This bare outline might make Mukkabaaz sound like any other sports hero story – even if it acknowledges the family melodrama. But this is India and sports narratives have a unique flavour in a country of 1.3 billion which outside of cricket has so far failed to produce the champions its vast pool of talent and collective wealth might be expected to deliver. In boxing, for instance, there are no Indian successes to match the legendary Cubans or the professional fighters of Mexico or Philippines. Part of the problem lies in the labyrinthine system of state level competition structures and the opportunities for corruption and political interference. Shravan is part of a system in which sporting success is also a means of fast-tracking into a government job, so at one point in the narrative he finds himself burdened with work at a railway maintenance depot (railway employment in India is still a secure form of employment in the public sector). Coupled with the need to support his extended family and a punishing training regime as he heads for the state finals in Lucknow, this stretches his resources almost to breaking point. Bhagwan’s influence in the state boxing world means that he has several ways to block Shravan’s progress.
The film’s narrative is concerned with both the corruption within sport but also the persistence of caste prejudice and the violence of extreme Hindu fundamentalist groups. Shravan is seen as ‘inferior’ by Bhagwan who loudly proclaims his own Brahmin status – marriage within the same grouping is still practised and Bhagwan believes Shravan is lower caste. However, Bhagwan’s ferocious attitude towards Shravan is arguably more concerned with the younger man’s resistance to Bhagwan’s authority. Caste also surfaces in more complex ways at the railway depot. On two occasions in the film we are witness to an attack by ‘Cow Protection Vigilantes’ – armed groups attacking anyone in their homes allegedly eating beef. These two issues in Anurag Kashyap’s film mark it out from the Hindi cinema mainstream, although in other ways Mukkabaaz looks back to earlier forms of the masala film. The family melodrama includes the fate of parents and the romance and sports stories rely on Shravan having the kind of best friend who will always be there to help him escape threats and pursue the villains (Bhagwan and his goons). At 154 minutes it is actually longer than many contemporary Hindi popular films – but it breaks the convention of Indian mainstream cinema by not having an intermission. It has 42 minutes of music, most of which is woven into the narrative. It does, however, have a cameo appearance as a wedding performer by Nawazuddin Siddiqui, the current star of the ‘crossover’ world of independent and mainstream Hindi cinema whose career has been helped by his roles for Kashyap. Most of the music is written by Rachita Arora and I was pleased to see that all the lyrics of the songs are translated for the English subtitles.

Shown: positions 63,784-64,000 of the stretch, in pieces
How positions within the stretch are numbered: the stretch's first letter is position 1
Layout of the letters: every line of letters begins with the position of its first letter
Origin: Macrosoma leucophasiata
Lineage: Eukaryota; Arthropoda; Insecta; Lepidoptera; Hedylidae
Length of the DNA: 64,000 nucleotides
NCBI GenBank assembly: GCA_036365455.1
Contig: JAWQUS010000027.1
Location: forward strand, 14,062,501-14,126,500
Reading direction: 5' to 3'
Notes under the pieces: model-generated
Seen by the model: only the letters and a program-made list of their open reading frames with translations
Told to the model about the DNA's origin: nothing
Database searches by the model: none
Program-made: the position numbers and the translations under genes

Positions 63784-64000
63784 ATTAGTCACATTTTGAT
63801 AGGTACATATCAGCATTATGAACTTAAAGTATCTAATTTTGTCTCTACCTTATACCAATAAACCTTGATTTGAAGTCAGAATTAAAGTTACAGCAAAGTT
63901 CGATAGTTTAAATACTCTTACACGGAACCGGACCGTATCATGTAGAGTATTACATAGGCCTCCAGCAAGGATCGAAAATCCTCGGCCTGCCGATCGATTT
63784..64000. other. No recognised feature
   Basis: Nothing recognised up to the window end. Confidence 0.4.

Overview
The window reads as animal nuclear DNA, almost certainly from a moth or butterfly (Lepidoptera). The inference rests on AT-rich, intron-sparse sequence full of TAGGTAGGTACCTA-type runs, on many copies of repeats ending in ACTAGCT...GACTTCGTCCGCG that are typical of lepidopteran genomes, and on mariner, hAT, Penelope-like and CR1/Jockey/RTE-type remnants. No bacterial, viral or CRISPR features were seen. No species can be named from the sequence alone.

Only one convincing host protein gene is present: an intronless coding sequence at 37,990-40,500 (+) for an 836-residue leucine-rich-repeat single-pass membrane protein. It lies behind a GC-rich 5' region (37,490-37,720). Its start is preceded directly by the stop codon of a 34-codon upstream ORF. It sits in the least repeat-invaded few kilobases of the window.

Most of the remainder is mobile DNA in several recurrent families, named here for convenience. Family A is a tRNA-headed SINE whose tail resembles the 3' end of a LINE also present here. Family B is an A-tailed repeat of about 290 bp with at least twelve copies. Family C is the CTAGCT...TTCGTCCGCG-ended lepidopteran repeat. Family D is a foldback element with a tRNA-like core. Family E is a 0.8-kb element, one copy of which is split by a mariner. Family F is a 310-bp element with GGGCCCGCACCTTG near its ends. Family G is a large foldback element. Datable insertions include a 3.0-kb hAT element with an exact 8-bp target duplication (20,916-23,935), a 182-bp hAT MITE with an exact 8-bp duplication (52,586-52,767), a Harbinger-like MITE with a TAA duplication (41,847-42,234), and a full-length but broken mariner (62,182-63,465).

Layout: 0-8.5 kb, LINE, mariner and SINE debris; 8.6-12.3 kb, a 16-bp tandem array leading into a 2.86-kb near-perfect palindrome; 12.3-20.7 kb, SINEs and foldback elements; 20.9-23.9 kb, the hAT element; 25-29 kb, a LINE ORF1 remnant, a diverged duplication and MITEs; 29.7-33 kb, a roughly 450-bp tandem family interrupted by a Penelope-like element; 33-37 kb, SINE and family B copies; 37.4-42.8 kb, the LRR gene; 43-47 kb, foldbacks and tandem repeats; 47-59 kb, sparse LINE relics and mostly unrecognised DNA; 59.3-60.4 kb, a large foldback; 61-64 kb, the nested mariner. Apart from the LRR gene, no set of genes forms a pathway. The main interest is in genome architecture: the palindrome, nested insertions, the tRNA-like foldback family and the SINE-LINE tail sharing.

For me, Mukkabaaz works in every way. I was completely engaged in the narrative and I loved the music (always a strength with Kashyap). I was expecting an intermission and suddenly realised we were nearing the end of the narrative – a sure sign that my engagement was total. Jimmy Shergill is a genuine melodrama villain and the central pairing of Vineet Kumar Singh and Zoya Hussain, perhaps because they were both approaching a major cinema role for the first time, works terrifically well. Singh is completely convincing as a boxer – and the camerawork by Kashyap regular Rajeev Ravi and his collaborators makes all the fights feel genuine as well as exciting. Many commentators have noted the symbolism in making Sunaina mute but the intelligence and wit in her performance is in some ways even more important. The film’s ending works very well – it is both unexpected in genre terms but seems ‘right’ for the narrative.
This will be one of my films of the year – I haven’t enjoyed a new release as much for a long time. In the UK this Kashyap film was released by Eros International, one of the biggest distributors of Bollywood films. Even so, in Bradford the film lasted only a week and in my screening there was just one other patron. Meanwhile the Bollywood blockbusters in the other screens carry on week after week. Why doesn’t Mukkabaaz draw the crowds? Is it just too ‘Indian’ for the diaspora audience?